Over 20 million young individuals falling in the age bracket of 15-18 years have been inoculated by the eighth day of the grand vaccination scheme of India. By itself, the figure sounds very impressive, but given the task that over 243 million children are yet to receive their first prescribed dosage, we still have a long way to go. What makes this situation even more cumbersome is the fact that out of this target population, over 50 million are underprivileged. This includes poverty-stricken children, children with physical disabilities, psychological issues, orphans, HIV+ children, amongst others. While it is too early to assess the success or failure of the striving project, the resistance blocks are clearly visible, especially amongst destitute and marginalised communities.
Factually, fear and denial are deep-rooted in Indian society. The norms of family structure and socio-cultural factors further solidify the primordial position that the two brawny emotions possess in Indian households. The classic example of the same is when the Covid-19 vaccinations were first introduced in India. The mixed response and hesitance by which they were received, speaks volumes. At large, the destitute are not exposed to the best of medical facilities. In order to tackle this issue, ground monitoring and surveillance is extremely important. People belonging to economically backward sections have already suffered excessive losses of lives and properties earlier; hence reluctance to take the risk when it comes to their children is natural. In such situations, NGOs act as a catalyst in changing mindsets and bringing about positive change, due to the trust factor that they earn amongst their beneficiaries. They do so by working closely for their needs and requirements.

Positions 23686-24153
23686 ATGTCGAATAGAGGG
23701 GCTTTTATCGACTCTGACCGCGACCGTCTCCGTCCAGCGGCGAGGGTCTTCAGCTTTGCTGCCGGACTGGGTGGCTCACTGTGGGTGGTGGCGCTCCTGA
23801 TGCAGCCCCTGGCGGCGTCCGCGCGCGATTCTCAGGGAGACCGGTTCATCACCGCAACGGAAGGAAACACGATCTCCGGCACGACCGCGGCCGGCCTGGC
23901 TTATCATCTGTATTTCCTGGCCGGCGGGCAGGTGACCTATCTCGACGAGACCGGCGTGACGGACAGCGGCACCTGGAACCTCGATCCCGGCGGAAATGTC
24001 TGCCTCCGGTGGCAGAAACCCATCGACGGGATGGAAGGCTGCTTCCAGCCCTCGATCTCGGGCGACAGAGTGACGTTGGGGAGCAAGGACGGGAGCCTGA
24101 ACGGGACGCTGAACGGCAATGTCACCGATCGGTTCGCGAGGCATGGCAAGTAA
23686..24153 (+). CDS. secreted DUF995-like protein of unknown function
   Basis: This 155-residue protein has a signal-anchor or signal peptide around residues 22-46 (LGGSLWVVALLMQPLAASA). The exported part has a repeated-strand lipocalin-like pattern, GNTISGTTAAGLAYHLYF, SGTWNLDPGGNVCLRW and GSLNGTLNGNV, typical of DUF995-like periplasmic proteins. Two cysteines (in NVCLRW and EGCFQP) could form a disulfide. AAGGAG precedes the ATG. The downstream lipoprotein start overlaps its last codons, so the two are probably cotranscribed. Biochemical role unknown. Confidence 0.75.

Children are precious to everyone—irrespective of their economic backgrounds. While the ‘still privileged’ households are educated enough to understand the significance of vaccine jabs, it is our moral responsibility to make the underprivileged aware of its importance too. Various NGOs are doing so by organising nukkad natak (street plays), awareness assemblies, counselling facilities and countless other channels, in order to avoid the sense of alienation.
The need of the hour is to execute a streamlined approach to make vaccination accessible for the underprivileged and to spread awareness for the same so that they get their children jabbed consensually. This can be achieved by establishing and managing vaccination camps in each mohalla, basti, chaul, and remote area.
The NGOs will surely step up to aid the needy in thick and thin with the help of changemakers—who come in the forms of donors and volunteers. Speaking of our organisation, we are constantly providing essential relief to the people in need for the past two Covid waves, under our Covid Relief Project. As the country enters into the third wave, we are all set to come to the rescue of the destitute, yet again. We are also in talks with various corporates who are interested in investing their CSR budgets into Covid relief and related facilities. We are also closely observing the impact of the vaccines on children with disabilities and orphans since it doubles the responsibility of an organisation.
Cent per cent vaccination is a collective responsibility. For any such programme to be successful, all the pillars of society including the government, corporates, media and NGOs have to come together because they complement each other’s machinery. The road ahead is to work cooperatively to achieve this common dream.
The writer is Founder and President, Wishes and Blessings.